Public procurement and concessions – new legal framework
Four new laws1 regarding public procurement and concessions (the Public Procurement and Concessions Laws) have been recently enacted to transpose EU Directives 2014/24/EU on public procurement, 2014/23/EU on the award of concession contracts and 2014/25/EU on procurement by entities operating in the water, energy, transport and postal services sectors. The Public Procurement and Concessions Laws expressly repeal the existing PPP legislation.
The changes brought by the Public Procurement and Concessions Laws aim at improving several areas, such as awarding criteria, procedures for amendment of contracts and dispute resolution.
- Awarding criteria: there is a shift from the "the lowest price" to the "most technically and economically advantageous offer", taking into consideration elements such as the best quality-price ratio and the best quality-cost ratio.
- Amendment of contracts: if the concession agreement includes the option for the financial institutions acting as lenders to assign the agreement to a new operator, such a new operator will need to fulfil the qualification and selection criteria provided by the awarding documentation. This clarifies the status of "direct agreements" used in project finance transactions.
- Submission to arbitration: it is expressly provided that disputes in relation to the interpretation, entering into, execution, amendment and termination of the public procurement and concession contracts can be subject to arbitration.
These changes have been long awaited and are generally viewed positively by market participants. However, since these laws are still in their early stages of application and additional secondary legislation will need to be enacted, it is likely that further changes will be made to the public procurement and concessions procedures.
Unrest on the retail loan market – the Giving in Payment law
A highly controversial and widely debated law2 (the Giving in Payment Law) entered into force on 13 May 2016 and regulates a special procedure for the termination of consumer loan agreements by allowing a debtor unilaterally to decide to give, in repayment, the immovable assets securing the repayment of the loan. The new law provides that, in doing this, the debtor extinguishes its repayment obligations irrespective of the value and/or the current value of the assets. The lender may not refuse the giving in payment of the assets if the relevant admissibility criteria set by the Giving in Payment Law are fulfilled.
The admissibility criteria relate both to (1) the parties to the loan agreement, ie, the debtor must be a consumer with no criminal convictions relating to the loan agreement. The lender may be a credit institution, a non banking financial institution or the assignee of the receivables under the loan agreement, and to (2) the scope of the loan agreement, ie, (i) the borrowed amount must be less than the RON equivalent of EUR 250,000 (calculated by reference to the exchange rate available on the date of signing of the loan agreement) and (ii) the purpose of the loan must have been the acquisition, building, expansion, modernisation, equipment, rehabilitation of an immovable residential property or, irrespective of the purpose of the loan, the loan was secured with at least one mortgage created over an immovable residential property.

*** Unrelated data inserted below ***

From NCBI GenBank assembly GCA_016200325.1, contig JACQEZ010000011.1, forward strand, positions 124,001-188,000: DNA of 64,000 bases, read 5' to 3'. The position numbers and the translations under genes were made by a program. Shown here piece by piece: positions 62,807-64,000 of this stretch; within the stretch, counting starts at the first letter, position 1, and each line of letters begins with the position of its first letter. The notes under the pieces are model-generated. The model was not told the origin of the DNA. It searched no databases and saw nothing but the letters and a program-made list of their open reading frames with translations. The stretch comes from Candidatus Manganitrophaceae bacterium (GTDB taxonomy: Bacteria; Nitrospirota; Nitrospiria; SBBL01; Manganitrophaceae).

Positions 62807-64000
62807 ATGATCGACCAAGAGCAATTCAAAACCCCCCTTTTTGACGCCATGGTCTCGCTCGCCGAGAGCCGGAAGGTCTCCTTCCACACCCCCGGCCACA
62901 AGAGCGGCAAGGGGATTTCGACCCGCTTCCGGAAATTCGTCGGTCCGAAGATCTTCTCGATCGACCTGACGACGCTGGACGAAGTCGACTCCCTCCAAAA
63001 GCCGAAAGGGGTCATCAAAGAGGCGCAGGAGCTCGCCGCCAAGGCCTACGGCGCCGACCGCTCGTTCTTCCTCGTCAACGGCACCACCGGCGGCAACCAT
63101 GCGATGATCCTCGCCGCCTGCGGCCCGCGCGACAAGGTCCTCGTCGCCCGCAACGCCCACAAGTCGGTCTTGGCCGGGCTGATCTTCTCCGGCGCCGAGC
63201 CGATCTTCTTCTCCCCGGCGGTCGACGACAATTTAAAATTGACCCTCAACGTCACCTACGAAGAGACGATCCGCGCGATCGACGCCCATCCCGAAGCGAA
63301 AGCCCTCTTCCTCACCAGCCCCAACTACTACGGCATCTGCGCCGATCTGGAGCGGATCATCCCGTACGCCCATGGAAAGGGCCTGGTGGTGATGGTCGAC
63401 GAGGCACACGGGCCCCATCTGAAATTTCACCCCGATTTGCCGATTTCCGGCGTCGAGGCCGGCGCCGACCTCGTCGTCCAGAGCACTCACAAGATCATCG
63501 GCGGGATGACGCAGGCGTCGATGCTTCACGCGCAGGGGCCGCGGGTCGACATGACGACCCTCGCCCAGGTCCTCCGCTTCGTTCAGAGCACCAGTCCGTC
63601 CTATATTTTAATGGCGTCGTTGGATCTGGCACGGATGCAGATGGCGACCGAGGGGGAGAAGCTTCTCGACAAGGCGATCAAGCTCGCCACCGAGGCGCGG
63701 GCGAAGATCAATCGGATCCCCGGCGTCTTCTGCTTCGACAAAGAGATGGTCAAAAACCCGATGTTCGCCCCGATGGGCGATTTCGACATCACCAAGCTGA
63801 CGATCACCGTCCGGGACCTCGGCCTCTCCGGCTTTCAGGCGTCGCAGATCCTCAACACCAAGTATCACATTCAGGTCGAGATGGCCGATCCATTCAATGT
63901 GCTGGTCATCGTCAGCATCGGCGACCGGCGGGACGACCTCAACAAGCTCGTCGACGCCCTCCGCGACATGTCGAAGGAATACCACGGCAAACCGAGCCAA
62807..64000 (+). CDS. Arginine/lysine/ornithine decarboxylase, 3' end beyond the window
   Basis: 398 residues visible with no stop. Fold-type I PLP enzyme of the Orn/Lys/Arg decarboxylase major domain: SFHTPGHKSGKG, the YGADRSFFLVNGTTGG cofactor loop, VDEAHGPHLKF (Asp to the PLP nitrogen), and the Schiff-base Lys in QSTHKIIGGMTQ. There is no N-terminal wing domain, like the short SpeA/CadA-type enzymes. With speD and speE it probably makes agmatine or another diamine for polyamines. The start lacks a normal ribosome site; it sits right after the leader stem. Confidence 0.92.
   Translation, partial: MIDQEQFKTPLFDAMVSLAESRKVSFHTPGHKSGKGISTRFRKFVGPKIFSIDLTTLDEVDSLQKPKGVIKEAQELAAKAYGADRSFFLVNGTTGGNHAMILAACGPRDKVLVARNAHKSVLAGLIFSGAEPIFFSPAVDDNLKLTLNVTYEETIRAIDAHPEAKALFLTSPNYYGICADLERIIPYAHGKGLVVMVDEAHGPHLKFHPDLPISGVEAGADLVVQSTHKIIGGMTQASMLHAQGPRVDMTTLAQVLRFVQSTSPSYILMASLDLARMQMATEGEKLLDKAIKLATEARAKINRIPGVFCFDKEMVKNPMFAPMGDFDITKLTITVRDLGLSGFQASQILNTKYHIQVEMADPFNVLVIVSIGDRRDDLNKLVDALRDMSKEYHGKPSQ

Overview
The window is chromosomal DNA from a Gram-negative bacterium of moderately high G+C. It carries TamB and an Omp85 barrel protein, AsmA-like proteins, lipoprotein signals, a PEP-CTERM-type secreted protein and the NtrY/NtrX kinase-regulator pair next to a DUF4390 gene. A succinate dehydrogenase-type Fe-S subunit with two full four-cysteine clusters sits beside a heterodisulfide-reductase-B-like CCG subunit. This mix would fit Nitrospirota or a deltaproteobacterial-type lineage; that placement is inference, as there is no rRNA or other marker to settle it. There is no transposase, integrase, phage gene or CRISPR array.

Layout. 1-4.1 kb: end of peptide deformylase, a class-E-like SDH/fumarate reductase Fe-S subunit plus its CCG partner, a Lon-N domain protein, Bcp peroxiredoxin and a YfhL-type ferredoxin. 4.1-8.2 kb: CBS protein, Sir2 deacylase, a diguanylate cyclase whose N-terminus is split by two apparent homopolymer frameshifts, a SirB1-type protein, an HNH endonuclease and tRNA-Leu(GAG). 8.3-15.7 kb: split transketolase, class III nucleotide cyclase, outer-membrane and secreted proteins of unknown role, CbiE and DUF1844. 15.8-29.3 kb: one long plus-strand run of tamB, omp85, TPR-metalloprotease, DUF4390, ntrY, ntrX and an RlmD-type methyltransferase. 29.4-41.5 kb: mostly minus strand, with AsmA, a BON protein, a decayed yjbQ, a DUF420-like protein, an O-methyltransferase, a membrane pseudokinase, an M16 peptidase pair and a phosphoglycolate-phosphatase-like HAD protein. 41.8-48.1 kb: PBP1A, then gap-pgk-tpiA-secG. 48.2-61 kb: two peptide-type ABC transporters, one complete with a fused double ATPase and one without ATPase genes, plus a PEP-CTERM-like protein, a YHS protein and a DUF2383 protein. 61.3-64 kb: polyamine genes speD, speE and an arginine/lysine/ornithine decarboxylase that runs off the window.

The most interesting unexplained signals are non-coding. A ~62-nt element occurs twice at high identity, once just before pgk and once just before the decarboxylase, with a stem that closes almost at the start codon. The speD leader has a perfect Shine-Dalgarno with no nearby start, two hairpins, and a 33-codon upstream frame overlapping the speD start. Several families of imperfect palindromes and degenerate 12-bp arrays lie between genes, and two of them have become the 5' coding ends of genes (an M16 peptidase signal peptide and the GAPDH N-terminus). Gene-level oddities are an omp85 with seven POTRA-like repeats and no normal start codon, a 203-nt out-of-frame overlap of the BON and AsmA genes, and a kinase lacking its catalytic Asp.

Representatives of the Romanian banking system view the law as a significant deterrent to lending and as a major risk factor bringing uncertainty in the markets. A major point of debate is the fact that the law applies to consumer loan agreements concluded both before and after the date of entry into force of the Giving in Payment Law. The constitutionality of the Giving in Payment Law has also been questioned, and is currently under review by the Romanian Constitutional Court.
Corporate governance for public undertakings
The legal regime regulating corporate governance for public undertakings (including some finance parties) is changing further to the enactment of Law No. 111/2016 (the Corporate Governance Law) approving Government Emergency Ordinance No. 109/2011, regarding the corporate governance of public undertakings (the Ordinance) which entered into force on 4 June 2016. The Corporate Governance Law extends the scope of application of corporate governance rules to all public undertakings, including credit institutions, financial investment companies and investment management companies and insurance intermediaries which qualify as public undertakings.
The Corporate Governance Law sets out new rules regarding:
- the protection of shareholders – there are new rules on participation in general meetings, voting by correspondence and related parties transactions;
- the procedure for designating temporary directors and managers;
- extended powers for public supervisory authorities, such as the approval of performance ratios for management bodies;
- the composition of the management bodies of public undertakings, eg number of members, limits on the maximum number of management bodies of public undertakings of which a person may be a member, remuneration, powers and revocation.
1. Law No. 98/2016 on public procurement, Law No. 99/2016 on sectorial public procurement, Law No. 100/2016 on concessions and Law No101/2016 on remedies and appeals against the assignment of public procurement and concession contracts were published on 23 May 2016 in the Official Gazette of Romania and entered into force on 26 May 2016.
2. Law No. 77/2016 regarding the giving in payment (in Romanian, darea in plata) of certain immovable assets for extinguishing obligations arising under loan agreements.